Polemicscat's Weblog

Examining settled and unsettling questions.

Private Life and Public Trust

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Richard Wagner, the famous nineteenth-century German composer, wrote both the words and the music of his operas. His talent is universally recognized, and he is generally considered  a genius.  Yet, today, when performers or audiences think about the man and his life–not just about his music–-they are troubled.

For one thing, in his private life Wagner took unfair advantage of people’s trust and generosity. He lived beyond his means and then left town to avoid paying his debts.

For another, he was anti-Semitic.  He wrote a treatise expressing  his belief in an Aryan master race and voicing his dislike of Jews.  Even some of his operas reflect this prejudice.  Thus his social-political ideas attached themselves to his reputation as a composer.  In the twentieth century Hitler adopted Wagner as the preeminent composer for the Third Reich.

About people like Wagner the question arises, “Should we or can we enjoy and admire the work of a very talented artist when other aspects of his life are highly repugnant to us?”

In the case of Wagner, directors of orchestras have sometimes felt a need to apologize when performing his music in front of audiences which might be offended.  I remember that  Zubin Mehta thought it was necessary to explain his reasons for performing Wagner’s music in Israel when he took the New York Philharmonic there on tour.

It often happens that the personal lives of public figures become mixed up with their professional work.  Today, more than ever before, the public is hungry to know all the details about the personal lives of singers, actors, and politicians.  Thus, publications like People magazine do a brisk business in gossip about prominent figures.  Sadly, even television news programs are succumbing to the temptation to gossip about pop stars.  Edward R. Murrow warned us that it could happen.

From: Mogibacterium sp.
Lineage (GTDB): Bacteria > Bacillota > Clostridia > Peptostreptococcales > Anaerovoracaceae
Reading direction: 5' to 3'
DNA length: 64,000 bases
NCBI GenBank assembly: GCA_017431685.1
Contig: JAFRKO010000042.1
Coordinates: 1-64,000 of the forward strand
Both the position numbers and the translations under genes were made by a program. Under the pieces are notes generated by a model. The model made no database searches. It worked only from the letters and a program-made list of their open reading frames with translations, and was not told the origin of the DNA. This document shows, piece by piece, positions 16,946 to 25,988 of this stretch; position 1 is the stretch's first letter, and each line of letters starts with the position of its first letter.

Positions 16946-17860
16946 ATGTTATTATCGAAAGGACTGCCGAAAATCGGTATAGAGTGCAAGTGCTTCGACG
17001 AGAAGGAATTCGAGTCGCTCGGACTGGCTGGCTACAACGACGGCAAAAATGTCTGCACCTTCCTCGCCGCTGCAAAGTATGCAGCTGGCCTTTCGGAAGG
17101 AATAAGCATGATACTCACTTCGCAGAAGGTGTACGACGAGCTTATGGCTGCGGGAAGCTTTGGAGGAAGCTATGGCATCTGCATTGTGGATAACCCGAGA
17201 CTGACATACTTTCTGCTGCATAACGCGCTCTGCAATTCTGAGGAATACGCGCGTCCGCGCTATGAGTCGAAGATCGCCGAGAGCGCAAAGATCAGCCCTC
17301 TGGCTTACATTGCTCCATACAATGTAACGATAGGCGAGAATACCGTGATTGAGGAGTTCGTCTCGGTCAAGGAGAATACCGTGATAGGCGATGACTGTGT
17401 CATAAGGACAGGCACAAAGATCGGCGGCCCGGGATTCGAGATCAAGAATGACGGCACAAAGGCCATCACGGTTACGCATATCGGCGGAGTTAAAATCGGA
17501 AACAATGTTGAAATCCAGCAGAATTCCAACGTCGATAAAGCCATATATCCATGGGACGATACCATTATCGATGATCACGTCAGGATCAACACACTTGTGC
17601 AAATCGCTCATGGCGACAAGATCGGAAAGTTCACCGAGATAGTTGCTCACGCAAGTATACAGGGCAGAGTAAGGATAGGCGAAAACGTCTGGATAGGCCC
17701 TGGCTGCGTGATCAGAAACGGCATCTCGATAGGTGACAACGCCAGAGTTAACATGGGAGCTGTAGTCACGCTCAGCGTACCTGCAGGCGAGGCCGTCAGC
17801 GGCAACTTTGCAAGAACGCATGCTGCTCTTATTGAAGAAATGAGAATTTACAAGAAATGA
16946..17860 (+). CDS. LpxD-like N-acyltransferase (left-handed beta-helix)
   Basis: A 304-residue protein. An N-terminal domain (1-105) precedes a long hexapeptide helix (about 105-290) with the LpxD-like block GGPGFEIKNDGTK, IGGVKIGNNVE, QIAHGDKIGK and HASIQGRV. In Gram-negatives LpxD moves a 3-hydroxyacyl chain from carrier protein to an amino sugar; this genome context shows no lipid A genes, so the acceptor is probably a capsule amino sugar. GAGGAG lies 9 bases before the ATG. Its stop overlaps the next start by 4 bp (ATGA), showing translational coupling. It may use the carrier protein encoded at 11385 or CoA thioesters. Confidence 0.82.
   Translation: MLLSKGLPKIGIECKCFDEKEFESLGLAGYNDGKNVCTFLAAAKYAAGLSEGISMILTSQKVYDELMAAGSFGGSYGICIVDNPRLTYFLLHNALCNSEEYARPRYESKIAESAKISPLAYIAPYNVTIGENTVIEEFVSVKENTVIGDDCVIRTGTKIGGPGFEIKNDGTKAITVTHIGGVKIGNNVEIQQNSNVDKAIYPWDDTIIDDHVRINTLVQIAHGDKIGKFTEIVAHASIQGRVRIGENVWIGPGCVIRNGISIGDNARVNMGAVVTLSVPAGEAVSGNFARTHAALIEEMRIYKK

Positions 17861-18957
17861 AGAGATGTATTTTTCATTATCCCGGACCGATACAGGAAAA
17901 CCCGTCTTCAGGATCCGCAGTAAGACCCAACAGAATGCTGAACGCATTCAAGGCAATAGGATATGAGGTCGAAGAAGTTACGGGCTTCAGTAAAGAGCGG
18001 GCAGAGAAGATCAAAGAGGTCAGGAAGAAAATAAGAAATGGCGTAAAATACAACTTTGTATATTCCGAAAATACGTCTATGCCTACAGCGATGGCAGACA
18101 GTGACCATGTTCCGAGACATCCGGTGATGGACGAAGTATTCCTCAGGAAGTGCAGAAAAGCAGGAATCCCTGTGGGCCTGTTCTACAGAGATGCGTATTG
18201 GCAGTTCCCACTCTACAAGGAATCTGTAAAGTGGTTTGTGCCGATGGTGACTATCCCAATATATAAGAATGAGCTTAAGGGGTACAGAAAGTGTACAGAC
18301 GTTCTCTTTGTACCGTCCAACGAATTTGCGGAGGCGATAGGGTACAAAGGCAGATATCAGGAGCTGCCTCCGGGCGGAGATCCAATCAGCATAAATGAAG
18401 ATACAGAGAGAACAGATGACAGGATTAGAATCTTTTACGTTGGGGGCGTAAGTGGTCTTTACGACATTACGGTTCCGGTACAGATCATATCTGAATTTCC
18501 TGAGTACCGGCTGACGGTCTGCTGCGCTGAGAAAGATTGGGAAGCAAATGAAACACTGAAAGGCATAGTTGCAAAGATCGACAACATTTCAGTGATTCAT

Since  rock music became popular, rock stars have intentionally emphasized personality in their performances, and their eccentricities become intertwined with their work.  Their fans have been attracted by their weird behavior and strange costumes which have become an integral part of their performances.

These stars know that having personal oddities can be profitable in their line of work.  They know that the music written and played by a rock star is so closely identified with his personality that, typically,  fans won’t listen to the music when done by other performers.  But the weird personalities that rock stars project during concerts are a pretense: undoubtedly their private lives are something different from their concert personalities.

It is usually better not to know that your favorite singer is actually morally corrupt.  I am often disappointed when I hear the sordid details about improprieties in the private life of an artist whose work I admire.   So when the artist has not committed a serious crime, I try to ignore the gossip about his peccadilloes and to go on enjoying his art.

But certain vices such as the tendency to lie and to violate law cannot be easily overlooked in a political leader.  When a leader asks citizens to trust him, to obey laws, or to make sacrifices for important causes, he himself needs to have character and integrity that warrant the people’s trust.

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Written by polemicscat

July 16, 2008 at 5:33 pm

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